The Shin Bet, Israel’s internal security organization, arrested a senior employee of the world’s largest Christian international humanitarian organization, World Vision, accusing him of diverting more than half of all World Vision contributions to Palestinians in Gaza directly to Hamas.
According to the charges, World Vision official Mohammed el-Halabi diverted money intended for destitute Palestinians to help Hamas build illegal underground tunnels, purchase weapons for terrorist attacks, and build military installations.
The Shin Bet believes he diverted more than $50 million of World Vision humanitarian aid funds to the terrorist organization. You can read a Washington Post story about the arrest here. World Vision said in a statement on their website that it was “shocked” by the allegations and said it has “no reason to believe” they are true. They assure their donors that they will carefully review the evidence.
World Vision describes itself as “a global Christian relief, development and advocacy organization dedicated to working with children, families and communities to overcome poverty and injustice.” The organization has deep Evangelical roots. World Vision states its mission as follows:
Our Lord and Saviour Jesus Christ in working with the poor and oppressed to promote human transformation, seek justice and bear witness to the good news of the Kingdom of God.
According to the allegations, funds designated for civilian projects, more than a million dollars a year, were “given in cash” to Hamas combat units. Shin Bet claims that money raised to support children allegedly injured by conflict with Israel was diverted to Hamas families by “fraudulently listing their children as wounded.”
If these charges prove to be true, it will come as a disappointment to me for personal reasons. World Vision is one of the charities that my wife and I have supported for most of our married life. I have long felt leery about what that ministry might be doing with funds designated for Palestine, Lebanon, and the rest of the Levant. In some of the communications from staff, I sometimes sensed anti-Israel sentiments, but I excused them on the basis that workers in Lebanon and Palestine are naturally going to express the local political biases. I made an effort to keep my World Vision contributions heading toward Africa to avoid inadvertently supporting anti-Jewish initiatives.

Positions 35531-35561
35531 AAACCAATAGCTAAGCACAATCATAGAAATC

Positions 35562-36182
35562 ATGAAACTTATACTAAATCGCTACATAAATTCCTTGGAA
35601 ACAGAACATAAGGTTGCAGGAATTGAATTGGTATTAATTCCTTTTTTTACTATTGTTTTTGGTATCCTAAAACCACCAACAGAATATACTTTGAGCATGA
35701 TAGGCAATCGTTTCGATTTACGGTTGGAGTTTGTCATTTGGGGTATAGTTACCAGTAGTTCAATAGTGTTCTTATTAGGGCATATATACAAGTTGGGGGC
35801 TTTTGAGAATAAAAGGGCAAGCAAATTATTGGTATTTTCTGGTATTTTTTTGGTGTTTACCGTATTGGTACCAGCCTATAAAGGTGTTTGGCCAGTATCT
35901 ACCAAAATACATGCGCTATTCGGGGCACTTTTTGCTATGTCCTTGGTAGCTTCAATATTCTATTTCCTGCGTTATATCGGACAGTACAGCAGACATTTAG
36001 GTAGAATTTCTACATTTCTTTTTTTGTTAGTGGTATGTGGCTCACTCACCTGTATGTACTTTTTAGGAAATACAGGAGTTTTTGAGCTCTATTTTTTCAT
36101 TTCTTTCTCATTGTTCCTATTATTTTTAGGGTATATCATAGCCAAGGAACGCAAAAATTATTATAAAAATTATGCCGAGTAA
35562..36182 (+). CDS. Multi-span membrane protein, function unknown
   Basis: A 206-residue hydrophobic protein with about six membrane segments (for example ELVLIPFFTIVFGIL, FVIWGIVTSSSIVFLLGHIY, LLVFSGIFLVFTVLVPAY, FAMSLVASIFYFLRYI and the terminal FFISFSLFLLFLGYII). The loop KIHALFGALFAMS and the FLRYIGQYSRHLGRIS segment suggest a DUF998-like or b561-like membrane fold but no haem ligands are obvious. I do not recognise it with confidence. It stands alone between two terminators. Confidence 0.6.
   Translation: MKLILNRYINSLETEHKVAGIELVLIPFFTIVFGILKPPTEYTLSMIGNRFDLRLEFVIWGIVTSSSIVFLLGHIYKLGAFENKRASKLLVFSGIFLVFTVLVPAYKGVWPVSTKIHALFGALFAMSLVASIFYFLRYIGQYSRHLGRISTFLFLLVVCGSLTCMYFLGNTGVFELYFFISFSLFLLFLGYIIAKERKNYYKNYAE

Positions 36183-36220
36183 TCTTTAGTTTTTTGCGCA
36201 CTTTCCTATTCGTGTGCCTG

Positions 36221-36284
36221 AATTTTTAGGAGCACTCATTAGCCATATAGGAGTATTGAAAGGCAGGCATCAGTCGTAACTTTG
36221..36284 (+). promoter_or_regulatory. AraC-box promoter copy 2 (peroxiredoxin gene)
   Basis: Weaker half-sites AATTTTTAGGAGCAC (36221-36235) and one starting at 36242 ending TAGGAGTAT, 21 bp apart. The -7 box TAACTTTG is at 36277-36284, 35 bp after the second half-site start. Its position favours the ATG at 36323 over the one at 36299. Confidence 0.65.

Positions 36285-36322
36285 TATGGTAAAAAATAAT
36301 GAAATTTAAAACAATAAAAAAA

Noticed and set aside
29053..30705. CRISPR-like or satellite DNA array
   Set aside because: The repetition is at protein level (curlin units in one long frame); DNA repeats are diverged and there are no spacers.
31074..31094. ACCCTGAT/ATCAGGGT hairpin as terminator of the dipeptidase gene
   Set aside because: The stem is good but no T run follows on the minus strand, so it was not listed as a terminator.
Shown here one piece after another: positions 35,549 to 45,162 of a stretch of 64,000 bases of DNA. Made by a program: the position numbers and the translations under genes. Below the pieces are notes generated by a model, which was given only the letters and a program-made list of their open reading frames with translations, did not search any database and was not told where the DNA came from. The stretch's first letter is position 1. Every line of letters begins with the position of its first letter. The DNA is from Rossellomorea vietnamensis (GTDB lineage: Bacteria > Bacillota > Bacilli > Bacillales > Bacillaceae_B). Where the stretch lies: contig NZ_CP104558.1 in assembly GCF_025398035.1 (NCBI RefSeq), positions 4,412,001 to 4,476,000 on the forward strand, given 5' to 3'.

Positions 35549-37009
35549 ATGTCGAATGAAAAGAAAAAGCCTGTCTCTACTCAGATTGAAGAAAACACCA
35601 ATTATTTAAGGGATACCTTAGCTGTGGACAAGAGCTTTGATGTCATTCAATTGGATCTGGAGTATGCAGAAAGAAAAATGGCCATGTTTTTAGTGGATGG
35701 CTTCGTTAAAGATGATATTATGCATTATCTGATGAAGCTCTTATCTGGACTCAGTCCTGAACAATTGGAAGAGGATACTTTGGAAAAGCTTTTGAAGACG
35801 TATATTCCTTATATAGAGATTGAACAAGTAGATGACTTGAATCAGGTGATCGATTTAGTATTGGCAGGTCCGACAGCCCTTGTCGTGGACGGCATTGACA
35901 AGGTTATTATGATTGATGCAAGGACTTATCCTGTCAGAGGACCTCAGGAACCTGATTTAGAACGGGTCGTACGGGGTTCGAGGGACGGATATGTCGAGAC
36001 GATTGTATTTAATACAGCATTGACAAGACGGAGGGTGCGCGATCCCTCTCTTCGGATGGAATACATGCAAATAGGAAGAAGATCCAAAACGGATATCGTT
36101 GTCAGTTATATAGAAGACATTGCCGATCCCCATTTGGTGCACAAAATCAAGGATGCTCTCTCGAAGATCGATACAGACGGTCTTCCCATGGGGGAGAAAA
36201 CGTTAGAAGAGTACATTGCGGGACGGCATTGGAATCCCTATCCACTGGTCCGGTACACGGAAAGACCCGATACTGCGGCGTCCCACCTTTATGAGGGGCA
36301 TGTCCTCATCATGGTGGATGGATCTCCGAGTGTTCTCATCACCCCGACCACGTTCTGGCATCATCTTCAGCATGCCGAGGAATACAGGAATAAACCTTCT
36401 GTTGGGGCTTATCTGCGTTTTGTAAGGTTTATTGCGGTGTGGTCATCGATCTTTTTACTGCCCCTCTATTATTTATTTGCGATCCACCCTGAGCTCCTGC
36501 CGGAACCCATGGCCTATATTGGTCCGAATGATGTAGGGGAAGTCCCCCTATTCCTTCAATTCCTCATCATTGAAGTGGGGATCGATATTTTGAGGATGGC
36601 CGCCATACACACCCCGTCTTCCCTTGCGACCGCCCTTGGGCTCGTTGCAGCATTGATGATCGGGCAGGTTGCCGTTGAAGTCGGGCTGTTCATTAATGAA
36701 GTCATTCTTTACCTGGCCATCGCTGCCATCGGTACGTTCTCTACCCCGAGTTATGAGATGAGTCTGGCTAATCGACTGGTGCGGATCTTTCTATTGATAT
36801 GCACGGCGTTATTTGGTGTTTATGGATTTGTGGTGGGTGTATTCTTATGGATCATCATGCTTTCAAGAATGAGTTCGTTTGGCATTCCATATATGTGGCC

If the allegations prove to be true, the misappropriation demonstrates negligence on the part of World Vision officials. At least we can hope it turns out to be just a matter of sheer negligence. One hopes that such negligence is not partially inspired by pre-existing biases against Israel and the Jewish people.
Those types of political and anti-Jewish biases are appearing with greater frequency among evangelical Christians. The new generation of evangelical Christians are far more likely to march under the slogan “End the Occupation” than the slogan “We stand with Israel.” They are following in the footsteps of mainstream denominations like the Presbyterian Church of America, which sponsors boycotts on Israeli products and has published statements condemning the State of Israel for their “occupation” of Palestine.
The drift away from Christian Zionism finds inspiration from voices like Wheaton College Professor Gary Burge, author of Whose Land? Whose Promise? What Christians Are Not Being Told about Israel and the Palestinians. Burge’s teachings attempt to undermine the basis for Evangelical political support of Israel. He challenges the theology of an ongoing covenantal status of the Jewish people. According to his perspective, Israel forfeited that status, and with that forfeiture they forfeit claim to the land of Israel. In the view of anti-Zionists, Israel is unworthy of Christian support because it is home to Jews who have rejected Jesus as their Messiah.
The new Evangelicals think of themselves as well-informed about Israel’s role in the Middle East and its struggle with the Palestinian people. They are likely to feel strong empathy with the oppressed Palestinian people, and they unanimously join the rest of the world in condemning the State of Israel. In reality, they are only marginally informed on the issues. They know only the side of the story fed to them by a biased media and anti-Israel activists. Most of them know nothing of the real history of the conflict, the Nazi influence over Palestinian Arabs that sparked the conflict, the repeated attempts of the Arab world to annihilate Israel and the Jewish people, or the more recent history of Israel’s attempts to establish peace with an unwilling Palestinian leadership.
If the charges against World Vision can be proven, whether it happened through negligence or by a means of an intentional blind eye toward “humanitarian work” in Gaza, I will be looking for another international humanitarian organization to support.
Source: First Fruits of Zion